Falling in lockstep with the Supreme Court’s settled decision to affirm Roe v Wade on three occasions–notably in 1992, when Justice Anthony Kennedy cast the fifth vote to reaffirm Roe–the conservative US Court of Appeals for the Eleventh Circuit struck down an Alabama law banning second-trimester dilation and evacuation abortions, despite their personal revulsion for the procedure, in which the fetus is removed in pieces with forceps and suction.
The Eleventh Circuit judges ruled that forbidding the surgery would present an undue burden for the seven percent of women who have second-trimester abortions using dilation and evacuation, the gold-standard procedure that accounts for 99 percent of these abortions in the U.S, according to an AP story published in the New York Times.
The judges also struck down a law that limited how close abortion clinics can be to public schools.
Appellate Ruling Could Lead to AG’s Supreme Court Petition
U.S. District Judge Myron Thompson in 2016 blocked enforcement of the Alabama law that would have banned second-semester abortions, saying the ban would effectively end abortion rights after 15 weeks of pregnancy.
Alabama, with support from other Red states, appealed the ruling, resulting in the first appellate ruling on the procedure.
Alabama Attorney General Steve Marshall said his office is considering whether to appeal the decision to the U.S. Supreme Court.
Gruesome and Brutal
While writing that they were obliged to uphold Supreme Court law, the Alabama judges expressed their disgust for the “gruesomeness and brutally of dismembering party parts” in a most vociferous decision.
According to Bill Rankin of the Atlanta Journal Constitution, “The ruling was remarkable in that one judge in the majority, Senior Judge Joel Dubina, wrote separately to say flatly he believes that Roe v. Wade…has no basis in the Constitution.
“And Carnes, who wrote the majority opinion, appeared to condemn dilation and evacuation abortions,” according to Rankin.
“The method involves tearing apart and extracting piece-by-piece from the uterus that was until then a living unborn child,’ Carnes wrote. ‘This is usually done during the 15-to 18-week stage of development, at which time the unborn child’s heart is already beating.’
“Dismemberment abortions exact emotional and psychological harm on some who participate in the procedure or those who are present during it,’ Carnes noted.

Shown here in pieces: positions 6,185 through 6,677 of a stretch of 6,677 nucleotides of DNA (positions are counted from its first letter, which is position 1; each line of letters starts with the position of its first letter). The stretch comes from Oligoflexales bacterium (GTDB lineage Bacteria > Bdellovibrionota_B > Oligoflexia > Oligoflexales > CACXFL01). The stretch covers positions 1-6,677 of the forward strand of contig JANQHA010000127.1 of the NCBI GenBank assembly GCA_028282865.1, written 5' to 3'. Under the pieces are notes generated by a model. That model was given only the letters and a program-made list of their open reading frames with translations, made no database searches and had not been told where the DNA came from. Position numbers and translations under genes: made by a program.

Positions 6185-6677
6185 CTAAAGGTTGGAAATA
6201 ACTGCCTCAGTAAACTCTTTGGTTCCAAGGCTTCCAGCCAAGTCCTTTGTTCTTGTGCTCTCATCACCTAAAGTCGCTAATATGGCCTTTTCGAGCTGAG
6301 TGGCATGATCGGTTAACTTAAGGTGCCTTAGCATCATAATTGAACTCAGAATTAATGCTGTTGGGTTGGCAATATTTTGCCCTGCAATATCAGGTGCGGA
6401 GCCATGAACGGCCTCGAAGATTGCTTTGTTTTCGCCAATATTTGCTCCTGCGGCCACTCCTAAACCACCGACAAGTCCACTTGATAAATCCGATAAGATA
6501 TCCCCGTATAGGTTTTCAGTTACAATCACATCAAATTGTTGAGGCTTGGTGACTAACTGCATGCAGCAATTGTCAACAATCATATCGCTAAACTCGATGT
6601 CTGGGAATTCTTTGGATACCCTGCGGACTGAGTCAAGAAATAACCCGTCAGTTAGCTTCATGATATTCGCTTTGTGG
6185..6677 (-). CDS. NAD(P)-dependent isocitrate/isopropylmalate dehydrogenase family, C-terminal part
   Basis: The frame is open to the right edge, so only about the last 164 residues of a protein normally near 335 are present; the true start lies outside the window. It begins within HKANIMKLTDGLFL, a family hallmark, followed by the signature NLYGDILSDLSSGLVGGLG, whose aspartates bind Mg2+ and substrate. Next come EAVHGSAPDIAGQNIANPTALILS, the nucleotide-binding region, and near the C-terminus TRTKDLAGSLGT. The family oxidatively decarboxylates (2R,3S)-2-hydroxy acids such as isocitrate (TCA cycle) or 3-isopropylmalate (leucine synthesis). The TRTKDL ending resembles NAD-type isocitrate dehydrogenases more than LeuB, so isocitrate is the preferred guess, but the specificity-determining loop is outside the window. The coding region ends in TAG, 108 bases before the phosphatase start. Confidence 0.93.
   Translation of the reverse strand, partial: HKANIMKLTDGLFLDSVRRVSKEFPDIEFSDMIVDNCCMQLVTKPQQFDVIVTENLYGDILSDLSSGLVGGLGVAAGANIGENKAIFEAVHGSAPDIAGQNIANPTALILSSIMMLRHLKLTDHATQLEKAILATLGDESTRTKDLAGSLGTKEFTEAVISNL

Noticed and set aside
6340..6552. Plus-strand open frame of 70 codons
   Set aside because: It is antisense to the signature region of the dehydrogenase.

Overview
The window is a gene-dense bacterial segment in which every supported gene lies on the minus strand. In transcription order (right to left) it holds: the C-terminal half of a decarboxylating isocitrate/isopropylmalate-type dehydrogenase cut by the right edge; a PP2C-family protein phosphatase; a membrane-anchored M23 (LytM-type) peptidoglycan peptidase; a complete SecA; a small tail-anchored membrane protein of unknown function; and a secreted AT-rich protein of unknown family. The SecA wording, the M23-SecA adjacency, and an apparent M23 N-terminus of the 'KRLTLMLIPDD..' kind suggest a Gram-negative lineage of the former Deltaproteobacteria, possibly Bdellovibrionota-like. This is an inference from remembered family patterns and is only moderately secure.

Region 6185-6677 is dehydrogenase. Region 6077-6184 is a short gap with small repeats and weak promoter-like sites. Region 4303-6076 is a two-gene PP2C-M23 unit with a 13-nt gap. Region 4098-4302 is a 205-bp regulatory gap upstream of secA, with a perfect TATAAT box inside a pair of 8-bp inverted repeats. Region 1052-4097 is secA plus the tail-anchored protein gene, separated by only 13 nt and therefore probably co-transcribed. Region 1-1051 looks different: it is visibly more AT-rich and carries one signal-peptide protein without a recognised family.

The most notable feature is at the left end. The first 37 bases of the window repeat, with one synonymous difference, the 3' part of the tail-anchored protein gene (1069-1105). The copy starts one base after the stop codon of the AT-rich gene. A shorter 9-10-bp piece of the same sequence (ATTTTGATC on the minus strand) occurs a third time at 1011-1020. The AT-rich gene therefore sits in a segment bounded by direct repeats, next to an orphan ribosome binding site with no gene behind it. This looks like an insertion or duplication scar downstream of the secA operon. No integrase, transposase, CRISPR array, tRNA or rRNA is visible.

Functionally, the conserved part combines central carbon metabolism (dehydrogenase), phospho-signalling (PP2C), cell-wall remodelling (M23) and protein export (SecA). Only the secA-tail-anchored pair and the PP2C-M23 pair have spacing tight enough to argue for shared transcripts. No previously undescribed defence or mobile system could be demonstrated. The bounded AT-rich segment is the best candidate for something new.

“The state has an actual and substantial interest in lessening, as much as it can, the gruesomeness and brutality of dismemberment abortions,” Rankin quotes Judge Carnes as writing.
An Inferior Court
“In our judicial system, there is only one Supreme Court, and we are not it,” Carnes continued. “As one of the inferior courts, we follow its decisions.”
Rankin quotes from Dubina’s decision, “I am bound by my oath to follow all of the Supreme Court’s precedents, whether I agree with them or not.”
Judge Leslie Abrams, a visiting judge from Albany, stated, “I concur in the judgment only.”
“Georgia’s attorney general Chris Car had joined attorneys general from more than 20 other states in a legal brief asking the Eleventh Circuit to uphold Alabama’s law,” Rankin concludes.
Kavanaugh Tried to Block an Abortion Last Year
The Eleventh Circuit judges should be congratulated for honoring their oath to obey the High Court’s dictates, while being honest about their moral and religious beliefs.
“In contrast, Kavanaugh is disingenuous and tried to stand in the way of an undocumented 17-year old’s abortion, while pretending he was helping her navigate the waters, writes Slate’s Mark Joseph Stern, in an article entitled ”How Brett Kavanaugh Will Gut Roe V. Wade.
“Unless Republican Senator Susan Collins grows a spine, which she won’t, he has a clear path to Senate confirmation, “Stern writes.
“During his hearings Kavanaugh will claim he cannot reveal his true feelings about Roe v. Wade, the 1973 Supreme Court decision establishing a constitutional right to abortion access. But there is little doubt that Kavanaugh will gut Roe at the first opportunity.